University researchers from Hamilton, Ontario have found a
way to create
blood directly from skin without having to change a skin
stem cell into a pluripotent stem cell.
Mick Bhatia, study leader and scientific director of McMaster's Stem
Cell and Cancer Research Institute in the Michael G. DeGroote School
of Medicine, along with his team, have created blood directly from
human skin in an effort to treat medical conditions such as anemia
and cancer. The new technique can also use the blood in surgery from
the patients' own skin without having to perform the intermediate
step of transforming a human skin cell into a pluripotent stem
do this, Bhatia and his team obtained skin fibroblasts, which is a
type of cell that gives skin its form through the "scaffolding"
of connective tissues. Once the skin fibroblasts were taken from
volunteers, researchers then inserted the gene for OCT4 into the
cells using a virus, and grew them in an "infusion of
cytokines," which are signaling proteins that stimulate the
immune system and communicate between cells. Usually, researchers
have to transform a skin stem cell into a pluripotent stem cell
before turning it into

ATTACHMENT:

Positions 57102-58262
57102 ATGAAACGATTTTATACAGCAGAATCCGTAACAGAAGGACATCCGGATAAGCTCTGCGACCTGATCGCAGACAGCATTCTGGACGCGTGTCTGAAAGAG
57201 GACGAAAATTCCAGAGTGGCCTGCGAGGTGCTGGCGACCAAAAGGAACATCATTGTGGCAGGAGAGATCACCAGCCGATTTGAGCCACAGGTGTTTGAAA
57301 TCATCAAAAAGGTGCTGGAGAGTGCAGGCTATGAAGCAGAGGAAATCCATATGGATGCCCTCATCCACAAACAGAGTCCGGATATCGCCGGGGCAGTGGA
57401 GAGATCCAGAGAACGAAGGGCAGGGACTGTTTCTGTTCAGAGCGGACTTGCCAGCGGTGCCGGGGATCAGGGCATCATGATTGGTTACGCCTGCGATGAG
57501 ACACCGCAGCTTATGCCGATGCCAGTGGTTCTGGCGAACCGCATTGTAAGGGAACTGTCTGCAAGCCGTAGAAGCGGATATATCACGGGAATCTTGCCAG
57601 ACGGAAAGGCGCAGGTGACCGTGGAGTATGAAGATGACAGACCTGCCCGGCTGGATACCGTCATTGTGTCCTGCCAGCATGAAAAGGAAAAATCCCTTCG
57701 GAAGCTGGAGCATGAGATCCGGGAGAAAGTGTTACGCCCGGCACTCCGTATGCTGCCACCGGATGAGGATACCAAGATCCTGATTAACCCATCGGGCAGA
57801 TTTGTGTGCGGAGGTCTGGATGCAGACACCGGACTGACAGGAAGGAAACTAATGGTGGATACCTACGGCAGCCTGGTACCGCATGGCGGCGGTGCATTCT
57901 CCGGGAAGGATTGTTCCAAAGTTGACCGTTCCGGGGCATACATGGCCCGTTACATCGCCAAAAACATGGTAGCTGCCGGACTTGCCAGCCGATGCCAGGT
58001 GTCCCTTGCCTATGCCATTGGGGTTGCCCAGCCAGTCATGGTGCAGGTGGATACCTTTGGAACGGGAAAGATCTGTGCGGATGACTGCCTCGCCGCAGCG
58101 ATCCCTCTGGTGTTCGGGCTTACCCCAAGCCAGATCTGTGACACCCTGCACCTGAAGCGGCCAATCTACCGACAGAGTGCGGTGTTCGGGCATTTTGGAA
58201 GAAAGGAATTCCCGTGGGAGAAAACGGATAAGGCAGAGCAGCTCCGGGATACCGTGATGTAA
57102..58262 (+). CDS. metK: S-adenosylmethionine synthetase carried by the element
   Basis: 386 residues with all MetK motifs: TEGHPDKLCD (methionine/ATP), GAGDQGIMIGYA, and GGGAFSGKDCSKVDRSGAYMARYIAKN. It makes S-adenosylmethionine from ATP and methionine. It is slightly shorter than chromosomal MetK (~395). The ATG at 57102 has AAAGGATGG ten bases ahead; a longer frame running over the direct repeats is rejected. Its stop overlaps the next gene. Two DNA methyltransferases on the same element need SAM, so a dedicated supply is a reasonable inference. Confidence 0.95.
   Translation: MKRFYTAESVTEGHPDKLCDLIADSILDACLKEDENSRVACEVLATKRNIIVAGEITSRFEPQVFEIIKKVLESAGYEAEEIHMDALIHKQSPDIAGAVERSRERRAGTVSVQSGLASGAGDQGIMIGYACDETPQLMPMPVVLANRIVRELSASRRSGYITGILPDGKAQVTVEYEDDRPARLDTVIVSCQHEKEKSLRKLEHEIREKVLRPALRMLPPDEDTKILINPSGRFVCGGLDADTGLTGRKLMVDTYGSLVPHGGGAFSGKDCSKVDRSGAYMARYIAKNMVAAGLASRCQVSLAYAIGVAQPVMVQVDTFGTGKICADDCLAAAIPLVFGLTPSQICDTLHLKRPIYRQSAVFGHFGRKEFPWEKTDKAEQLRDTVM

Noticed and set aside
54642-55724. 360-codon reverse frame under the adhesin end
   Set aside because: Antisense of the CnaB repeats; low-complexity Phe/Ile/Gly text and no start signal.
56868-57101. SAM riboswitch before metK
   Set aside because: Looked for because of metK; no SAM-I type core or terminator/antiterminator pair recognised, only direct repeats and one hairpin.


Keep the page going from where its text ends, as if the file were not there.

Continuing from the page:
a blood stem cell, but this new research eliminates the
middle step and converts skin cells directly into blood cells.
approach detours around the pluripotent stem
cell stage and thus avoids many safety issues, increases
efficiency, and also has the major benefit of producing adult-type l
blood cells instead of fetal blood cells, a major advantage compared
to the thus far disappointing attempts to produce blood cells from
human ESCs [embryonic stem cells] or IPSCs [induced pluripotent stem
cells]," said Cynthia Dunbar, head of the Molecular
Hematopoiesis Section of the Hematology Branch of the National Heart,
Lung and Blood Institute in the National
Institutes of Health in the United States.
and his team worked on the study for two years. It is the first study
to show direct conversion to a stem cell, and also the first to show
direct conversion from skin cells to other types of human cells.
Bhatia's study used young and old volunteers to show that age did not
matter in the study.
have shown this works using human skin," said Bhatia. "We'll
now go on to work on developing other types of human cell types from
skin, as we already have encouraging evidence."
study was published in Nature on